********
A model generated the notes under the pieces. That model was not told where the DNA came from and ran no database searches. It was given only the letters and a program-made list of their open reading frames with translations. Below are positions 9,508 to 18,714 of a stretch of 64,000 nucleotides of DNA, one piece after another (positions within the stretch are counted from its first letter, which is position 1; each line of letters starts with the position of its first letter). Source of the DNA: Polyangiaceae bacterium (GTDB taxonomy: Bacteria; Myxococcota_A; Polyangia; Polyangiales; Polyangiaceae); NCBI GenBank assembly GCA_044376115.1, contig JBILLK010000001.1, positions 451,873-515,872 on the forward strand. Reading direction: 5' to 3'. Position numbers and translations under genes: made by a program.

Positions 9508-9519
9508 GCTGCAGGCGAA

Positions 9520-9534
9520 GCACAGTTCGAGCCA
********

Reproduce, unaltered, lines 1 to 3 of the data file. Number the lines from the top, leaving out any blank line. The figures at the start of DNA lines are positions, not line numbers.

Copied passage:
A model generated the notes under the pieces. That model was not told where the DNA came from and ran no database searches. It was given only the letters and a program-made list of their open reading frames with translations. Below are positions 9,508 to 18,714 of a stretch of 64,000 nucleotides of DNA, one piece after another (positions within the stretch are counted from its first letter, which is position 1; each line of letters starts with the position of its first letter). Source of the DNA: Polyangiaceae bacterium (GTDB taxonomy: Bacteria; Myxococcota_A; Polyangia; Polyangiales; Polyangiaceae); NCBI GenBank assembly GCA_044376115.1, contig JBILLK010000001.1, positions 451,873-515,872 on the forward strand. Reading direction: 5' to 3'. Position numbers and translations under genes: made by a program.

Positions 9508-9519
9508 GCTGCAGGCGAA